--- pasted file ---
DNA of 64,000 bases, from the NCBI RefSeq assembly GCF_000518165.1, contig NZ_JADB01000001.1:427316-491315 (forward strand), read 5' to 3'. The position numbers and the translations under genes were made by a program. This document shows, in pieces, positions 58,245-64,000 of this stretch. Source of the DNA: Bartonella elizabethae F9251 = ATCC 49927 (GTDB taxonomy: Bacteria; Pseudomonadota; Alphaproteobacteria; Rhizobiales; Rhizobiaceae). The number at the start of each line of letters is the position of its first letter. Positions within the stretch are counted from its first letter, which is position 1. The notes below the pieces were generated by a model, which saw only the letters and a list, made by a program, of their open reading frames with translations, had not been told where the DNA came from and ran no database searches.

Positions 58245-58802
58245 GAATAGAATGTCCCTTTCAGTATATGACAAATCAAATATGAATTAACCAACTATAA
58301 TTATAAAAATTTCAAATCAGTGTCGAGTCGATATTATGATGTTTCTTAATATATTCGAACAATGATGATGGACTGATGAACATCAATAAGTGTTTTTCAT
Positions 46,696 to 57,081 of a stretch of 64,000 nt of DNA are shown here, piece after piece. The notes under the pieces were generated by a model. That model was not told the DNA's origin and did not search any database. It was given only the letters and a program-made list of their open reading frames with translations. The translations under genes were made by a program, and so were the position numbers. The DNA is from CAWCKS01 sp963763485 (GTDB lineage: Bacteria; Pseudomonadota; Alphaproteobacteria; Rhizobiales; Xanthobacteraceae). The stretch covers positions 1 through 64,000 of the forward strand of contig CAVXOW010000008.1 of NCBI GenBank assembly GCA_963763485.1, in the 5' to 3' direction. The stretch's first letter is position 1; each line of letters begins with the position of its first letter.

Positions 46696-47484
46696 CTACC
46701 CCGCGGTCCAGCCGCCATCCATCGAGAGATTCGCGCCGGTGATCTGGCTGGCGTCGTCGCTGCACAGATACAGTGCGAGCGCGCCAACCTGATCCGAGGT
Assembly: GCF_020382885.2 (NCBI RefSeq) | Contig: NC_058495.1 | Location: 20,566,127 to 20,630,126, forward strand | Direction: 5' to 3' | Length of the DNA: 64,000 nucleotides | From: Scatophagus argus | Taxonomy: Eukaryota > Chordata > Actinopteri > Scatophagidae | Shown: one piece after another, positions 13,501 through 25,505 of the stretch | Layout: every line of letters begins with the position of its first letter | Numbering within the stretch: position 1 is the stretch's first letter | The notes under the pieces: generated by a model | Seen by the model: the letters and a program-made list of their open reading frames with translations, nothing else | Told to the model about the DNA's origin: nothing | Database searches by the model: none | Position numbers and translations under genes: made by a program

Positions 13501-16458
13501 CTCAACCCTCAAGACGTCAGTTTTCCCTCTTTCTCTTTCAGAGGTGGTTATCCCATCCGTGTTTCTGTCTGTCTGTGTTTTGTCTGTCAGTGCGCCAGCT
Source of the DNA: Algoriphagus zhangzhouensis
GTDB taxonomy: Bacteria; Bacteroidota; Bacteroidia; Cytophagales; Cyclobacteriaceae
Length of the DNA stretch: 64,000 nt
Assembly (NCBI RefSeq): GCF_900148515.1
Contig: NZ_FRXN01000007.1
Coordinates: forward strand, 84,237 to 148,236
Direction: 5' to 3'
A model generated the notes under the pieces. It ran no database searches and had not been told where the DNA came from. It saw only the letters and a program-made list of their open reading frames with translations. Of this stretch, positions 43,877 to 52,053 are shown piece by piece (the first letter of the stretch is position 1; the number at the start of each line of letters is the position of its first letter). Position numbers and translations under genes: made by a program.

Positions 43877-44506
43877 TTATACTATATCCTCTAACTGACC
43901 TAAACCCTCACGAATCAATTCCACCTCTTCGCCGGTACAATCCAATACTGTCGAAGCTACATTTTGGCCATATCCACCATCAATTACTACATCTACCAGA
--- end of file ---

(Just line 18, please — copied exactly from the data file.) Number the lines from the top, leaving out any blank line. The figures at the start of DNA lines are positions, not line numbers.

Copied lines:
Direction: 5' to 3'